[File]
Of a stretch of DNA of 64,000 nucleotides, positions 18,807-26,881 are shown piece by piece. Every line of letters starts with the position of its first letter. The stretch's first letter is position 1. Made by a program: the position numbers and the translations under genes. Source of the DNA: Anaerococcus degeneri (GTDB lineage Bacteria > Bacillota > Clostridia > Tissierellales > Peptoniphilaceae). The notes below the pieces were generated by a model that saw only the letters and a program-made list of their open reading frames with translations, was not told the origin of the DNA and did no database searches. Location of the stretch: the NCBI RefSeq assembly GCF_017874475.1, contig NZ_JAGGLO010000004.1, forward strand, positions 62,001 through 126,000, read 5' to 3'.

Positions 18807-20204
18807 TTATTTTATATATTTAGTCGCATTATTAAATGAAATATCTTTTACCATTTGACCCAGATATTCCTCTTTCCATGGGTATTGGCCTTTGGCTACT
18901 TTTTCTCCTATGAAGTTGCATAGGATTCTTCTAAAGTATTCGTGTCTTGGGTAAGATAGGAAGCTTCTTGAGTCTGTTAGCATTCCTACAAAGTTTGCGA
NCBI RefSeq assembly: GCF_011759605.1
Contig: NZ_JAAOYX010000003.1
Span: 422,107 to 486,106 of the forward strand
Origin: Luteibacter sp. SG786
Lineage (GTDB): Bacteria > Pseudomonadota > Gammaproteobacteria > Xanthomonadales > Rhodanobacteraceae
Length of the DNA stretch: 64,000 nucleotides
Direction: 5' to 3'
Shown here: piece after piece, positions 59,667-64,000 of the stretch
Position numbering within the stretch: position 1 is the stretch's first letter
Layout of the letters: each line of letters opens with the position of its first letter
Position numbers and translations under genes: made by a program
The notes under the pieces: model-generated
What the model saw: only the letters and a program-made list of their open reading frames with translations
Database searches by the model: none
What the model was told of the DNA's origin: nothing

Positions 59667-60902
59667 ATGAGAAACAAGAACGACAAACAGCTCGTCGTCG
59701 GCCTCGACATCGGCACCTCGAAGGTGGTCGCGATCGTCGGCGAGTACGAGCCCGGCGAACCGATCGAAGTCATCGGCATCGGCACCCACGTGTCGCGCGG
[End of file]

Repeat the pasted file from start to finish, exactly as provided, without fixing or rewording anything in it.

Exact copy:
Of a stretch of DNA of 64,000 nucleotides, positions 18,807-26,881 are shown piece by piece. Every line of letters starts with the position of its first letter. The stretch's first letter is position 1. Made by a program: the position numbers and the translations under genes. Source of the DNA: Anaerococcus degeneri (GTDB lineage Bacteria > Bacillota > Clostridia > Tissierellales > Peptoniphilaceae). The notes below the pieces were generated by a model that saw only the letters and a program-made list of their open reading frames with translations, was not told the origin of the DNA and did no database searches. Location of the stretch: the NCBI RefSeq assembly GCF_017874475.1, contig NZ_JAGGLO010000004.1, forward strand, positions 62,001 through 126,000, read 5' to 3'.

Positions 18807-20204
18807 TTATTTTATATATTTAGTCGCATTATTAAATGAAATATCTTTTACCATTTGACCCAGATATTCCTCTTTCCATGGGTATTGGCCTTTGGCTACT
18901 TTTTCTCCTATGAAGTTGCATAGGATTCTTCTAAAGTATTCGTGTCTTGGGTAAGATAGGAAGCTTCTTGAGTCTGTTAGCATTCCTACAAAGTTTGCGA
NCBI RefSeq assembly: GCF_011759605.1
Contig: NZ_JAAOYX010000003.1
Span: 422,107 to 486,106 of the forward strand
Origin: Luteibacter sp. SG786
Lineage (GTDB): Bacteria > Pseudomonadota > Gammaproteobacteria > Xanthomonadales > Rhodanobacteraceae
Length of the DNA stretch: 64,000 nucleotides
Direction: 5' to 3'
Shown here: piece after piece, positions 59,667-64,000 of the stretch
Position numbering within the stretch: position 1 is the stretch's first letter
Layout of the letters: each line of letters opens with the position of its first letter
Position numbers and translations under genes: made by a program
The notes under the pieces: model-generated
What the model saw: only the letters and a program-made list of their open reading frames with translations
Database searches by the model: none
What the model was told of the DNA's origin: nothing

Positions 59667-60902
59667 ATGAGAAACAAGAACGACAAACAGCTCGTCGTCG
59701 GCCTCGACATCGGCACCTCGAAGGTGGTCGCGATCGTCGGCGAGTACGAGCCCGGCGAACCGATCGAAGTCATCGGCATCGGCACCCACGTGTCGCGCGG